School taxes to go up 4 percent

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By Robin Bass

The school board voted to raise property taxes to 58.1 cents following a hearing Wednesday night despite the superintendent’s public statement last week that he would recommend a lower rate. The increase is about four percent above current taxes and is expected to generate an additional $292,000 for the school district.

Homeowners of a $150,000 house should anticipate paying another $31.50 – for a total of $871.50 in property taxes to the school district. This rate will only apply to real estate and tangible assets. Motor vehicle taxes would remain at 56 cents per $100 of assessed value, while utilities would continue to collect three percent in school taxes.

Board member Mary Ann Carden said that to take any less would “tie the hands of future boards” and that the school board took “a big chance” last year by approving only a two percent increase. Because of state funding cuts, Carden said, salaries have been cut, technology updates have been neglected and the school grounds maintenance has suffered.

“We are running on a shoestring budget,” said Carden, adding later that she believes it is residents’ civic responsibility to pay for public education.

Of the $21 million in federal, state and local funds budgeted by the school district, nearly $5.5 million is generated through local real estate and personal property taxes. The $292,000 in additional revenue from the tax increase will inch the local contribution to almost $5.8 million.

“I’m really torn,” said board member Sandy Clevenger. “I think we are all strapped (for money) and I’m worried that if this tax is passed, we need to make sure it goes to something that can make a difference.”

Superintendent Chuck Adams agreed with Carden about needs in technology and said Friday that he would recommend spending $100,000 in new tax money on a server and about 20 switches. Adams said taxpayers would not be able to touch or see these technology infrastructure improvements, but the result would mean faster, more efficient computers for teachers and students. As for the remaining funds generated by the tax increase, the superintendent said portions will be distributed to the district’s building, transportation and instruction funds, but offered no further specifics.

“It’s not that we don’t need the money. I know we do,” said Vice Chairman Scott Travis, “but I can’t go to voters in my district and ask for more.”

Travis, who was the only board member to vote against the tax increase, said he would rather see the district try to accomplish their goals without asking residents for more money.

“It’s a bad time to raise taxes,” said Travis referring to the state’s unemployment rate. “This is going to affect everyone negatively.”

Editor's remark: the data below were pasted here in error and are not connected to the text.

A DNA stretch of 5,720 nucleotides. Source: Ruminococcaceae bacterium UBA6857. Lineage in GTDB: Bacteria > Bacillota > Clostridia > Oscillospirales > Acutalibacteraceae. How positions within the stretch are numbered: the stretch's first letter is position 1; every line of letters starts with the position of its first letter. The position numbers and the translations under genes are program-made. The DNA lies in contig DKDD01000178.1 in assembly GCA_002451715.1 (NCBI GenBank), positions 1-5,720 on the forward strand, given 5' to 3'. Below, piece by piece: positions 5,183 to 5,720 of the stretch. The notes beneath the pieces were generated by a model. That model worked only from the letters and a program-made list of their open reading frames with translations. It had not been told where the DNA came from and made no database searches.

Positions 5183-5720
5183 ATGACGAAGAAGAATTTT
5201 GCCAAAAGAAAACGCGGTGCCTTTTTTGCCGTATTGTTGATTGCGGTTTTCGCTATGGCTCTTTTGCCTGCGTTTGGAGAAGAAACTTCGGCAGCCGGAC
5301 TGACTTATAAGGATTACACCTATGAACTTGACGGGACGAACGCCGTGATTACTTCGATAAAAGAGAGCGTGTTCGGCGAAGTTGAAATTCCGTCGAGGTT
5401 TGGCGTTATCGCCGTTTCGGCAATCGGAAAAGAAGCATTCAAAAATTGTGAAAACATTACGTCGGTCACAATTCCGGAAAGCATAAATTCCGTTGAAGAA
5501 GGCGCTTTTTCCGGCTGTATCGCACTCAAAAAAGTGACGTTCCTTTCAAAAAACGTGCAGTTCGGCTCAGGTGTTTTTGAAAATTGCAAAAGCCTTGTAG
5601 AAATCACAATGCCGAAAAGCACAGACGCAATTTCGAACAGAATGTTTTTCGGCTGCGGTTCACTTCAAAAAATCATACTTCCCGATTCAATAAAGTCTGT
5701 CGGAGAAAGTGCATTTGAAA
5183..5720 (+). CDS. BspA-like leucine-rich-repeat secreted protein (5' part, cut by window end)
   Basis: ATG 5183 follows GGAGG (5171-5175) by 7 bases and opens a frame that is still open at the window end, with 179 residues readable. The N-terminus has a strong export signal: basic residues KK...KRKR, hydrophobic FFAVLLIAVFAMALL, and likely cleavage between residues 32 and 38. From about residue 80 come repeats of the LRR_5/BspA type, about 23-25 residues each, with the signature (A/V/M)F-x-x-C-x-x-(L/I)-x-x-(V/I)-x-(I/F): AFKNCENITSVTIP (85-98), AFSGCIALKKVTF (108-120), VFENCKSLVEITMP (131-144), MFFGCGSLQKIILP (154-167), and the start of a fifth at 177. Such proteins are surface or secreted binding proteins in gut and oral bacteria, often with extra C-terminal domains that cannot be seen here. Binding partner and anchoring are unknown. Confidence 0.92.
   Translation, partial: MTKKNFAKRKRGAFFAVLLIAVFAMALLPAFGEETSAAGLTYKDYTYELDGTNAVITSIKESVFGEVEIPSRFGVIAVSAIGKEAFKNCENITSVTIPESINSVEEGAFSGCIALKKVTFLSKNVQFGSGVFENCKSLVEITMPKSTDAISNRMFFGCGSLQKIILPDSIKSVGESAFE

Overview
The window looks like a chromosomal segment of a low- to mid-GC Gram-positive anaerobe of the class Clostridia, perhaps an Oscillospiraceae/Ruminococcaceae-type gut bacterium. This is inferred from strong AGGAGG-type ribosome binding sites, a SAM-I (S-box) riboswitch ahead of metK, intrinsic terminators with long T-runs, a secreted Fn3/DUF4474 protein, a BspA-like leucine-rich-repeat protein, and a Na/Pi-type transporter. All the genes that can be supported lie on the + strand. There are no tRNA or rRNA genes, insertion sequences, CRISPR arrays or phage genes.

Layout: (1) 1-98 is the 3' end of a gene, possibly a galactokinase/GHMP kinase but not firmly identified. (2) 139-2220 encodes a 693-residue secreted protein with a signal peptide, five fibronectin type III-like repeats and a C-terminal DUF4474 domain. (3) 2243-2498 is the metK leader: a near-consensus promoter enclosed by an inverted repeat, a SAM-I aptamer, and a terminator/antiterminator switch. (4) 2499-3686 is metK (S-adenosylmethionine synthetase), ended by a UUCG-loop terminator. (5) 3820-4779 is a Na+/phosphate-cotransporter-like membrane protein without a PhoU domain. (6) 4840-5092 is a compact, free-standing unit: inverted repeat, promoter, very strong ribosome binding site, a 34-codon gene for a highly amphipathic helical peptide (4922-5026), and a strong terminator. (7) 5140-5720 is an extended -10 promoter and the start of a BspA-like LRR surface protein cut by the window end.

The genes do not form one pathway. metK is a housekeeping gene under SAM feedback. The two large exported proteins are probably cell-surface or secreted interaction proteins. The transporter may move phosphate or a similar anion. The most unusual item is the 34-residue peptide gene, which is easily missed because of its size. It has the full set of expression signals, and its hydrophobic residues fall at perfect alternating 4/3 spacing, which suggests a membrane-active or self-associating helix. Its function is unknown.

Citizens who spoke at Wednesday night’s public hearing were split on the tax proposal. 

“I’ve heard lots of people talk about the need for more money, but I haven’t heard one person talk about where we can cut,” said Dan Pharris. “I went two years without a raise and only got 1.8 percent this year. These are bad economic times and people are hurting. We’re expected to cut our budgets and perform better with less, why shouldn’t the schools do with less?”

Taylorsville resident Diane Black told the school board she does not see how the district manages to accomplish what they do with so little.

“I know some people are struggling, but it’s so vital for us to support education in Spencer County,” said Black, a former school board member. She encouraged the board to vote for the four percent increase simply because of the uncertainty of state funding.

Hope Goodlett-Sedlock said that even though she’s unemployed with two kids, she was for the increase because her children deserved better – especially, newer buses.

Resident Anita Chamberlain disagreed.

“I don’t think (the school district) needs any more money. You’re already getting taxes off my water bill, my light bill, my cell phone and home phone bill. I’m about to lose my house and you want to raise taxes on me? I wouldn’t mind the tax if the product was doing well, but scores are not where they should be. Don’t raise my taxes,” said Chamberlain.

Adams recommended the board take a three percent increase. The board approved 4-1 to increase real estate and tangibles by nearly four percent at the rate of 58.1. A full four percent would have equaled 58.2 cents per $100 of assessed value. Adams said the district chose to not take the exoneration rate of an additional 0.1 cents “to give something back to taxpayers.” Taxes generated by 0.1 cents would have amounted to just over $10,000 – or  $1.50 on a $150,000 home.